Any journalist is bound to throw in a few questions that you are not expecting.  After all, you have to work to get positive coverage – journalists are not there to do your advertising.

The only time when preparation is impossible is if you are jumped on, or ‘doorstepped’, as journalists call it.  There is advice for handling that situation, but that’s for another column.

It’s all about control

After preparation, you need to know how to handle an interview.

Training should focus heavily on practical exercises, because although practice doesn’t make perfect, it certainly leads to significant improvement, particularly when combined with constructive feedback and tips.

Much of our work is with big brands, training them on how to deal with a crisis. 

Whether you are promoting or protecting, the training on how to handle an interview has similarities.  But, crucially, for a crisis your demeanour and messages will be different.

Thankfully, very few people now believe that burying your head in the sand during a crisis, or offering a curt ‘No comment’, is acceptable.  In this situation you need the media like never before, because they are your route to customers, many of whom will be desperate for information if their friends, relatives and loved ones are caught up in a crisis.

Your response is crucial because often it’s not the crisis, but how you handle it that has the biggest impact on your brand.

Famously, Sir Michael Bishop’s skill and compassion, following British Midland’s crash into the M1 in 1989 that killed 47 people, led to confidence in the airline being retained.

Sir Richard Branson’s appearance on the scene of the Cumbria rail crash in 2007 did much to protect the Virgin Rail brand.  His performance was far from perfect, but he came across as caring and empathetic, talking about people and safety above profit and finance.

Responses can be shocking

On some of our courses, we’ll film fake ‘news bulletins’ on a crisis, such as a shooting in resort, to show how the crisis develops over a period of time.  Attendees will have their interviews bolted on to the bulletins to see how they would appear on TV in a real crisis.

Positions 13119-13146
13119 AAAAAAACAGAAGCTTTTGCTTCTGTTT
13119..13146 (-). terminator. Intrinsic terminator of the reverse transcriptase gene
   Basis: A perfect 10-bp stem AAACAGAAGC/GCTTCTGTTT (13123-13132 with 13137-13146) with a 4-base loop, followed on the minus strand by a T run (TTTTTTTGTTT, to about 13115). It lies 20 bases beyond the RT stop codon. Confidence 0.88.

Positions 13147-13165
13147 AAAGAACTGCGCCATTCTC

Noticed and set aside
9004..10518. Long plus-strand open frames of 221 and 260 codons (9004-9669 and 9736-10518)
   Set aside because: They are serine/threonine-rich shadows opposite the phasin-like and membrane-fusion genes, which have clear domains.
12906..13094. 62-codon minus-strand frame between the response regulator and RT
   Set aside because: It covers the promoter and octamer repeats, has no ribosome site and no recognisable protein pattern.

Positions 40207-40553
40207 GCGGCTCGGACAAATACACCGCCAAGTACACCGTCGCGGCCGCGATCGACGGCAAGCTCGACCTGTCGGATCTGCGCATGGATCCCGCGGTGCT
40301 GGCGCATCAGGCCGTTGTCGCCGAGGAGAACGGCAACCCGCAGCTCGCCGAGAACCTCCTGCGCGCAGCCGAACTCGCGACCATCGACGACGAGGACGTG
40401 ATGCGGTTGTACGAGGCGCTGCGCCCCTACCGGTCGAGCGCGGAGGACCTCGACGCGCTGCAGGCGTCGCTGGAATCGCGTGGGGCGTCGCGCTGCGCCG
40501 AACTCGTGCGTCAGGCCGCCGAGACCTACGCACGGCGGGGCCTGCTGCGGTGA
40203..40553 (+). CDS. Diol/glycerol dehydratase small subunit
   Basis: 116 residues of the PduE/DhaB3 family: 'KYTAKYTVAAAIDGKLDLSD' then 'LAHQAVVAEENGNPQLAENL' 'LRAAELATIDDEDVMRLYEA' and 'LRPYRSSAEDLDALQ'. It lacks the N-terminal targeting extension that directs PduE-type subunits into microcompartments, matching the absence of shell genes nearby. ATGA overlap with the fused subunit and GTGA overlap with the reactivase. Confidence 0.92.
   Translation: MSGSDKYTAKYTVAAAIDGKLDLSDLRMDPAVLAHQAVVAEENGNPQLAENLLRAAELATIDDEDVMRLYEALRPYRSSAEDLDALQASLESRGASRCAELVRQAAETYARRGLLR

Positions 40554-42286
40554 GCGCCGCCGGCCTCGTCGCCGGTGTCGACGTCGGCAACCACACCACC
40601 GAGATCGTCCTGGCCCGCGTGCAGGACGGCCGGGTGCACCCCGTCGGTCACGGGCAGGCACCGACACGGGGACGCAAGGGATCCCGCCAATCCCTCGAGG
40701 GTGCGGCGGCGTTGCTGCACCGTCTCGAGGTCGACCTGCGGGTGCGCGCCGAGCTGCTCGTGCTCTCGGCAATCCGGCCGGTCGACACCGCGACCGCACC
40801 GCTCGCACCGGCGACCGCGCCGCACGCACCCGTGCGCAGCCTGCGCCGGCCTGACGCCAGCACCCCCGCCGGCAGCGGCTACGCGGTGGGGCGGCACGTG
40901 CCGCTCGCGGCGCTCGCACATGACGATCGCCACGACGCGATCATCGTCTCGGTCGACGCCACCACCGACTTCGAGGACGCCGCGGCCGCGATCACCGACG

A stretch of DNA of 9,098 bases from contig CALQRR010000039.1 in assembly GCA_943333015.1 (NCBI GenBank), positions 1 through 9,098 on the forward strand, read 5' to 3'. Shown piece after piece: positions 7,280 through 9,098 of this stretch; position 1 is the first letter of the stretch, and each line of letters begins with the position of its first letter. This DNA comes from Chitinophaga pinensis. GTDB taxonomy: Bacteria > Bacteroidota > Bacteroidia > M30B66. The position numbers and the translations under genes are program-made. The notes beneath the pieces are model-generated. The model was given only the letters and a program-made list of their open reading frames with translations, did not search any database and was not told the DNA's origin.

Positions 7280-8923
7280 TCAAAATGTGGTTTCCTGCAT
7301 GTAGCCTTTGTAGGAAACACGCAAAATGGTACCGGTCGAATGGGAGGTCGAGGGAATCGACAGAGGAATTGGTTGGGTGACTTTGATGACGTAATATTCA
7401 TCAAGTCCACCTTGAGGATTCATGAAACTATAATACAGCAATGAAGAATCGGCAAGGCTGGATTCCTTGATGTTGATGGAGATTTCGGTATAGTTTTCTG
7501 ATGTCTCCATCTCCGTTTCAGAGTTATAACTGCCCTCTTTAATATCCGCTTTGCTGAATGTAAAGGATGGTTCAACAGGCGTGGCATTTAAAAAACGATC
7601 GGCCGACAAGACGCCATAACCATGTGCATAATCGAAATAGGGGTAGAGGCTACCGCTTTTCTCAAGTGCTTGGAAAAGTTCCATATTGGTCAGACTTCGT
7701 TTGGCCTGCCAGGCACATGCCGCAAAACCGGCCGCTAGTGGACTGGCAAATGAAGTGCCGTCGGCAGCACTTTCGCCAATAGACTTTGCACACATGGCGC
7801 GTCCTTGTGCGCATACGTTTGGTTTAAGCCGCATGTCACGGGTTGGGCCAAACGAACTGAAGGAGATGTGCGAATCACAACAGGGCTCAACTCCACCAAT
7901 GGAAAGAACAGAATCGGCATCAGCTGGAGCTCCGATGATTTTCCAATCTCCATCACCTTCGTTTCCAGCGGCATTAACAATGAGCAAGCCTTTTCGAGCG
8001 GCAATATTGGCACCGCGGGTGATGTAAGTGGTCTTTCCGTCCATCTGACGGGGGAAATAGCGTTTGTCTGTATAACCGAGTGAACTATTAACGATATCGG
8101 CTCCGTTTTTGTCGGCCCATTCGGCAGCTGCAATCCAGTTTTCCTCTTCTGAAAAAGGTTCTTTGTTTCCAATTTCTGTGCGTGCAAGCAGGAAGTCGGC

Predictably, early on in the course the responses of some executives can look shocking.

It is natural to be evasive, dismissive of the crisis or even aggressive when you are out of your comfort zone and questioned by journalists desperate for information. 

Many senior executives are used to staff being polite and deferential in the workplace and simply cannot handle being spoken to in that way.

It is vital to eradicate these responses in the safe environment of a training session because in real life they can have a devastating impact on individuals – often making their position untenable – and brands.

Six words sealed the fate of exhausted BP chief executive Tony Hayward in 2010 after the Deepwater Horizon explosion and subsequent oil spill. ‘I would like my life back’ he said.  After a tragedy costing 11 lives and creating one of the worst environmental catastrophes in United States history, you simply can’t say that.

By the end of the course, executives are exhausted but have learnt valuable lessons.   

Most importantly, they feel they have the confidence to deal with journalists in any situation and view an interview as an opportunity rather than a threat.


About the author

Jeremy Skidmore was a journalist for 25 years, working on trade and national newspapers, radio and TV. He now runs media training courses and works with big brands on their communications strategy. You can contact Jeremy on Twitter @jeremyskidmore or via his LinkedIn profile.